We explore the pros and cons of skin needling and explain the benefits of an in-salon treatment with Lifestyle Medical’s Dr Katina Koukourou.
What is skin needling?
It’s a minimally invasive medical grade procedure that uses fine needles to puncture your skin for a wide variety of skin benefits.
What happens during the treatment?
Topical anaesthesia is applied to the skin for 20-30mins. The skin is then sterilised to prevent infection and several tiny sterile stainless steel micro needles on a disposable tip of a pen device are injected into the skin. These micro needles are injected at high speed, penetrating perpendicularly to the skin surface. Topical serums are used during the procedure, containing hyaluronic acid for hydration, peptides, growth factors and antioxidants.
Does it hurt?
At doctor supervised clinics a prescription-only topical anaesthetic cream is applied, which numbs the skin, so the procedure is very well tolerated with minimal discomfort. Use of anaesthesia in-clinic allows a deeper needle depth with minimal discomfort enabling the needles to reach the dermis. This obtains optimal, fast results. The numbing effect lasts up to two hours. The actual skin needling procedure itself takes around 30 minutes. The face appears red from one to three days following the procedure and you need to apply sunscreen afterwards and to avoid direct sun exposure for up to four days.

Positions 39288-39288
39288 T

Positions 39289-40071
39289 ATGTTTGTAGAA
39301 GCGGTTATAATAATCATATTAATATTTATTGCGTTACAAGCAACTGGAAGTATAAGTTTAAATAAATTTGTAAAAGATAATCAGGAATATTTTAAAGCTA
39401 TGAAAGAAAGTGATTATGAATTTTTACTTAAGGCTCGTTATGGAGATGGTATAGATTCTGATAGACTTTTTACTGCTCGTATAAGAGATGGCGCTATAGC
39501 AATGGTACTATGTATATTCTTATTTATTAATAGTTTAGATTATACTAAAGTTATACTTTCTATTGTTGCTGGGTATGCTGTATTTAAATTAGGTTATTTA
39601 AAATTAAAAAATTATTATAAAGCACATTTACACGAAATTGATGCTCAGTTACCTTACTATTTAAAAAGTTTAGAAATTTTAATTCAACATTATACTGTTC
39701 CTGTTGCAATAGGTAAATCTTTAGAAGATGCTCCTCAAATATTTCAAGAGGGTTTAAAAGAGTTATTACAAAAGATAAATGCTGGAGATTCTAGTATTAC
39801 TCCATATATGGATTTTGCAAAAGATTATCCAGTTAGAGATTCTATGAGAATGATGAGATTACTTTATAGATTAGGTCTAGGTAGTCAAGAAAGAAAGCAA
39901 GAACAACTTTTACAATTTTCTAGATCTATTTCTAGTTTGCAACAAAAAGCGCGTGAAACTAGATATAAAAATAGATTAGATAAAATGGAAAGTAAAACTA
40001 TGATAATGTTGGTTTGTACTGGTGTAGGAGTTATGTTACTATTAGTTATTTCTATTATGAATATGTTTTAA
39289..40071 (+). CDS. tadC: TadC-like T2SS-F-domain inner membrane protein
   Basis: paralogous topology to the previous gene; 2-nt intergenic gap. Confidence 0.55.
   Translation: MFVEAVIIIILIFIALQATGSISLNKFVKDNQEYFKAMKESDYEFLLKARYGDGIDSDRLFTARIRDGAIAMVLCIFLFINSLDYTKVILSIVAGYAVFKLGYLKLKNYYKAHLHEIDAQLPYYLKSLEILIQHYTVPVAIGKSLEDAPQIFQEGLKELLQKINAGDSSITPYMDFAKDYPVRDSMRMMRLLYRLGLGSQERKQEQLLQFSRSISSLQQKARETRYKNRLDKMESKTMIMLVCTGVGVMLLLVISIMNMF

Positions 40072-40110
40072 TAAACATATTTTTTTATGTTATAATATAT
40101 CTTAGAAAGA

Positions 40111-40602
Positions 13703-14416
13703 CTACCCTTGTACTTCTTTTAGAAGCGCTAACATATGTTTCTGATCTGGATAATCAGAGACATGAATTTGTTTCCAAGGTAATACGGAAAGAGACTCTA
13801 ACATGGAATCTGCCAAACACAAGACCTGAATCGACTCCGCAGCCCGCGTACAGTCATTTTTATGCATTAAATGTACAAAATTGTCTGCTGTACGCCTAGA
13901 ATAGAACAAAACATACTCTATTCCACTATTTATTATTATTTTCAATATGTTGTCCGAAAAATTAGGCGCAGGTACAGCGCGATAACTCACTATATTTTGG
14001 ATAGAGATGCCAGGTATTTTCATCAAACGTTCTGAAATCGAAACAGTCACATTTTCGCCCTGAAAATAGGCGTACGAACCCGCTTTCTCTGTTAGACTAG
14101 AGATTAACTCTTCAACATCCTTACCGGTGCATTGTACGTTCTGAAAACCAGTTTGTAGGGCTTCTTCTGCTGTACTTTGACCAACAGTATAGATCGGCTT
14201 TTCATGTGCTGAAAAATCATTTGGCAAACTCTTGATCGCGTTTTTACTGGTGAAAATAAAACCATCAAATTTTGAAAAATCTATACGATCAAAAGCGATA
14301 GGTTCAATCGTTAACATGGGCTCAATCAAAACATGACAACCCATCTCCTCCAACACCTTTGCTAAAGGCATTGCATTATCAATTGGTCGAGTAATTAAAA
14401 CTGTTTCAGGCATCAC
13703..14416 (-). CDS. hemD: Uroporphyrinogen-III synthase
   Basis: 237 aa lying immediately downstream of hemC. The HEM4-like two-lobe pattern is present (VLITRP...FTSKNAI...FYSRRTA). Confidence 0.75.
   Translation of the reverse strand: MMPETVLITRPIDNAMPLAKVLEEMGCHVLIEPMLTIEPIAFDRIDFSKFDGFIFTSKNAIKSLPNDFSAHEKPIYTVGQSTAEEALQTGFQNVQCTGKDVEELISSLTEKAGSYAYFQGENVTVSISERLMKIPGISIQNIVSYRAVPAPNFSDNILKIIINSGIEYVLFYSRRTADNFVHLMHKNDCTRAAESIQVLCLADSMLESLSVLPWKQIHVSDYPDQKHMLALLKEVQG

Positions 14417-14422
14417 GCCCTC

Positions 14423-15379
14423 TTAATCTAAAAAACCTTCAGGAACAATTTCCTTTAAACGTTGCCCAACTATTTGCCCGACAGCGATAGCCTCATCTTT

What are the benefits?
The overall effect of skin needling is skin rejuvenation – improving the appearance of fine lines, wrinkles, pores, pigmentation and overall skin texture. It also helps to tighten the skin and can improve the appearance of scars and stretch marks.
How many treatments are needed to see results?
You can see visible results two to four weeks post treatment. Although you will see results with one treatment, best results are achieved when a series of three treatments spaced four weeks apart are performed. Maintenance treatments can be performed throughout the year.
What’s the difference between at-home micro needling and a professional treatment?
To reach the level of the dermis where collagen production is stimulated the needles need to be a certain depth in each specific area. In-clinic skin needling can safely use an increased needle depth, often of up to 2.5mm, due to the topical local anaesthetic cream applied under doctor supervision.
The fact that the needles used in-clinic are entering perpendicularly at high speed is theoretically less traumatic to the skin compared to some home roller devices, which enter the skin at an angle. Some in-clinic devices also insert product into the skin under vacuum pressure, enhancing their delivery to the dermis.
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